An Iranian court has issued an order banning the popular messaging app Telegram from the country under the guise that the popular app helps to aid subversive activity. The move follows a similar decision by the Russian regulatory authorities who have tried (but have largely failed) to ban Telegram in Russia because the company’s Russian owner Pavel Durov has refused to hand over Telegram’s encryption keys to the Russian state.
Durov, the entrepreneur who is also behind the popular social media platform VK has insisted that handing encryption keys over to the state would violate a spirit of trust between his company and Telegram’s millions of users who include many prominent politicians including veteran Russian opposition leader Vladimir Zhirinovsky and prolific Telegram user Ramzan Kadyrov, the head of Chechnya. Through the use of Telegram Channels, public figures can send text messages to their followers at the push of a button and unlike western platforms including Facebook and Instagram which have a habit of banning popular politicians who are opposed to US hegemony, Telegram does not practice these forms of regressive censorship. Telegram channels have proved very effective for many world leaders including Iran’s Supreme Leader Sayyid Ali Hosseini Khamenei who used to have a very popular Telegram channel.
Now, Iranian President Hassan Rouhani has spoken out in favour of Telegram saying,
“Failure to follow legal procedures and the use of force and judicial means is … the opposite of democracy. The filtering and blocking of Telegram was not carried out by the government which does not approve of it”.
Rouhani is not only taking an important stand against judicial activism in Iran but he will also doubtlessly open the eyes of Russian authorities who have made a giant mess of their war on Telegram. Apart from being user friendly, safe for users and a highly effective way to both receive news and share documents and information with friends, unlike many western companies that work directly with malicious spy agencies including the CIA, Telegram has proved to be politically independent in every sense.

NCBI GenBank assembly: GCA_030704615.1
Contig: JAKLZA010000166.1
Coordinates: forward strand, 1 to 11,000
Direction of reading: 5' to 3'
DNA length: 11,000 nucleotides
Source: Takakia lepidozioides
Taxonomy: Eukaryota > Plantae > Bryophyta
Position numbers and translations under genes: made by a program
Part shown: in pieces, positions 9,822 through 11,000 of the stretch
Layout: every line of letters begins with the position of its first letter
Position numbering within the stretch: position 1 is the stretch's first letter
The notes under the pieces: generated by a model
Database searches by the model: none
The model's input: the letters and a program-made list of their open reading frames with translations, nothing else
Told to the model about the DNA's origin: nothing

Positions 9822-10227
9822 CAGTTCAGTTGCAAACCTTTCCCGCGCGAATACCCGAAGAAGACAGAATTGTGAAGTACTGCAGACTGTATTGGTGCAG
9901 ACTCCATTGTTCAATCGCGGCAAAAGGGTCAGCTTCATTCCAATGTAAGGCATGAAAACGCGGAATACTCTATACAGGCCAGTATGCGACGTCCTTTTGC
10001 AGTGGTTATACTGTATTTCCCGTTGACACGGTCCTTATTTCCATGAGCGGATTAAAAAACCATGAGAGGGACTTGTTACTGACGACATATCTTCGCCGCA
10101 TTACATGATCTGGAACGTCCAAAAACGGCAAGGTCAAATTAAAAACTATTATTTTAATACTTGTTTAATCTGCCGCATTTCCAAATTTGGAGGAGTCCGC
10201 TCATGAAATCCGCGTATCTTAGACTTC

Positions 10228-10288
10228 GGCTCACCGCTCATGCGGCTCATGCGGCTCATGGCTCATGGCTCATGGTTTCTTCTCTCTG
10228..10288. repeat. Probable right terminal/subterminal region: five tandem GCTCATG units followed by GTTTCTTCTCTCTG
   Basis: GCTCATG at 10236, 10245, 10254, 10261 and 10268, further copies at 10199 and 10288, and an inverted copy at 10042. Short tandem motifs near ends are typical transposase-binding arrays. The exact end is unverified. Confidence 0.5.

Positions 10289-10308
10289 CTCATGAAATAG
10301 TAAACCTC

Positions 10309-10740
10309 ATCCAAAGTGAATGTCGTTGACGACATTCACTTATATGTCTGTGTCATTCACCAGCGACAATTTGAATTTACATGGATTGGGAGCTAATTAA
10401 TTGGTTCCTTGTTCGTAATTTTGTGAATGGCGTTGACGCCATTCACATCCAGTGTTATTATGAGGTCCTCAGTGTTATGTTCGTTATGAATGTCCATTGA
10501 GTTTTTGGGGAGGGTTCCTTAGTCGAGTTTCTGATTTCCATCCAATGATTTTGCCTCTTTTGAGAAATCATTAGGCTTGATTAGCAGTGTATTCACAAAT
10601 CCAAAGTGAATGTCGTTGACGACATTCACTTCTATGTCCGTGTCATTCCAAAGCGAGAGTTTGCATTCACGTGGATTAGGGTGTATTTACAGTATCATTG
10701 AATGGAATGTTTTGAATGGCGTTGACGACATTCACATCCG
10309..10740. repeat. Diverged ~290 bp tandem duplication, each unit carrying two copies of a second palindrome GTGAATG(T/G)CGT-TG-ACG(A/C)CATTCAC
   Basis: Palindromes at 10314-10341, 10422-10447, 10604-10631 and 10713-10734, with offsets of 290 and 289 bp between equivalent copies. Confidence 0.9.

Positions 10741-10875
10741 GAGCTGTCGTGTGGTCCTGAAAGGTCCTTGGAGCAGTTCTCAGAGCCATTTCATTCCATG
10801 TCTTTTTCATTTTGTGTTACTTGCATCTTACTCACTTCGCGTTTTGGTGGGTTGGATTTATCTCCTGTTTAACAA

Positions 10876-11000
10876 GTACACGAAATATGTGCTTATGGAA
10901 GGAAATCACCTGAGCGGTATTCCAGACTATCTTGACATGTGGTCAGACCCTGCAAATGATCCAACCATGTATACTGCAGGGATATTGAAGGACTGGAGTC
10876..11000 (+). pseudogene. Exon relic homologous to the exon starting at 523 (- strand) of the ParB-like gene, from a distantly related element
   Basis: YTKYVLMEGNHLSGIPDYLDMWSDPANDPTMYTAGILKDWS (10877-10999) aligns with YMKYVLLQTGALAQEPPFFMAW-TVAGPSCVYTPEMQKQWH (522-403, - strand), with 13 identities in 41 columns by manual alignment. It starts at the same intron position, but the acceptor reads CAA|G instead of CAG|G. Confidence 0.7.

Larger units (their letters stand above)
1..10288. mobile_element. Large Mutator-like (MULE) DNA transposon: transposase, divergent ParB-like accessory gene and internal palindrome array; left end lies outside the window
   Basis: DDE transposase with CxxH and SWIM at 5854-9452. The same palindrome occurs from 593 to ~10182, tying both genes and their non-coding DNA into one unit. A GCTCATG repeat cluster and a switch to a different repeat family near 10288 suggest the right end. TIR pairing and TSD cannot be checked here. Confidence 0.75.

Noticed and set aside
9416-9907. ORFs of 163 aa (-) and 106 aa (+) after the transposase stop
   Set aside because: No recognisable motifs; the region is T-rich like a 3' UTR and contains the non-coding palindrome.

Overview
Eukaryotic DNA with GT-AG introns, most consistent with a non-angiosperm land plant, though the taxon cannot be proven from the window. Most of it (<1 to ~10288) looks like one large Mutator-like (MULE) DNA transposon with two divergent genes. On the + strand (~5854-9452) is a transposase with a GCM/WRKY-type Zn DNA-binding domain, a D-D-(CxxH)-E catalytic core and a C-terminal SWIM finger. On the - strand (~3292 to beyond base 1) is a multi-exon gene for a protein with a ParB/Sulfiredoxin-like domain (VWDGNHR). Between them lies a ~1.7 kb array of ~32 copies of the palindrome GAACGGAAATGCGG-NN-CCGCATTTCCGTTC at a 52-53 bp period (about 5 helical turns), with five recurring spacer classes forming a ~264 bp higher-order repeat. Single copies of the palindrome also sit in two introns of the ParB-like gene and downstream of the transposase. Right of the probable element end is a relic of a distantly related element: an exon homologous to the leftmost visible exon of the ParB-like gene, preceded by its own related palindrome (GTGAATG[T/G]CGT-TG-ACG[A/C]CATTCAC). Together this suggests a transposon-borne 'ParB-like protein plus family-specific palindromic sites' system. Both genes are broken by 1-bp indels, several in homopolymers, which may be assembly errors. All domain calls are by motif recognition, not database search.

If countries like Russia and Iran continue to harass Telegram’s operators, they run the risk of pushing local users into the arms of companies like Facebook and Instagram who have a known record of stealing user data and handing it over to aggressive western intelligence agencies. Telegram does no such thing.
Banning Telegram also runs the risk of encouraging actual subversives to take up a cause which at its core is about political neutrality. Already in Russia, the traitorous professional provocateur and ideological extremist Alexander Navalny has prostituted himself to the cause of restoring Telegram, even though the cause is fundamentally not his but that of pragmatic patriots who are opposed to excessive western style regulations.
Telegram is not only a great product but it helps create a level playing field in the information and messaging industry as unlike western companies, it refuses to be beholden to any government but of course has cooperated with police in countries like both Russia and Iran in emergency situations.
In striking an important move in the name of common sense, President Rouhani has helped to shift the debate about Telegram from one of overly cumbersome regulations that will only help increase the popularity of less than secure western products throughout Eurasia, to one of patriotic empowerment and democracy with Eurasian characteristics.
His words must be taken seriously in Iran, Russia and beyond. He is speaking not only for Telegram’s millions of users but also for the political leaders and political thinkers who use Telegram as an efficient and effective way to communicate their messages with their followers.